The Doctrinal Homily Outline for these readings first considers Jesus Christ as Emmanuel, God being with us. Second is the doctrine of the Incarnation, that God became man. Third is a practical application: to make an act of faith in the Incarnation.
St. Matthew teaches that Isaiah’s ancient prophesy came true: a virgin would conceive and bear a son and call him Emmanuel, which means God is with us. It came true when, by the power of the Holy Spirit, the Virgin Mary conceived. The Second Person of the Blessed Trinity, God the Son, took to himself a human body and human soul. This Divine Person united to himself a full human nature so that He could be close to us, save us from sin and death, and share his divine life with us.
So, there is no need to be afraid to draw close to God. How can we be afraid of a helpless baby, first unborn and then born?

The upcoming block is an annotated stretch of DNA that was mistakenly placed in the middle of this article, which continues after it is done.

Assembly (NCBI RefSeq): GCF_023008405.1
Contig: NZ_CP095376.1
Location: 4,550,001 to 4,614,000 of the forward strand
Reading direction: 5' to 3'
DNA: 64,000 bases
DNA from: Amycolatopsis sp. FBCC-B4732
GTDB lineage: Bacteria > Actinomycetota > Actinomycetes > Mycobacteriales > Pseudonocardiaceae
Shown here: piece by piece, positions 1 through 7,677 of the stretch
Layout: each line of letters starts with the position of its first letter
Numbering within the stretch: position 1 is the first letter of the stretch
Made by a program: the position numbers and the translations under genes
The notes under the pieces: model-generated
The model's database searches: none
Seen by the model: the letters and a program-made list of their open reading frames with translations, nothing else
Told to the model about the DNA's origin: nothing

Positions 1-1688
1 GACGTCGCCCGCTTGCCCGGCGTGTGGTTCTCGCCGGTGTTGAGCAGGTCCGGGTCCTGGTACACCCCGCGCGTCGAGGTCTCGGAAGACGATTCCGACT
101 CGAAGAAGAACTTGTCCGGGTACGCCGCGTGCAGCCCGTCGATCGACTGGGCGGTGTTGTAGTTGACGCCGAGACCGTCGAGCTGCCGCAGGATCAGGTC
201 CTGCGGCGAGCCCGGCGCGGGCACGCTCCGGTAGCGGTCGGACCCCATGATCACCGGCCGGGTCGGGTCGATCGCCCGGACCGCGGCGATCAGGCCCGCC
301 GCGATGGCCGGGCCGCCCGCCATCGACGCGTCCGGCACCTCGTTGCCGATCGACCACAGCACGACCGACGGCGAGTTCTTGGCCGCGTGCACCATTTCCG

Today we hear a great deal about how we, ourselves, can identify as . . . whatever. That is bizarre fantasy. A reality, however, is that God has identified himself with us. The Catechism puts it very well:
The Son of God . . . worked with human hands; he thought with a human mind. He acted with a human will, and with a human heart he loved. Born of the Virgin Mary, he has truly been made one of us, like to us in all things except sin. (CCC 470)
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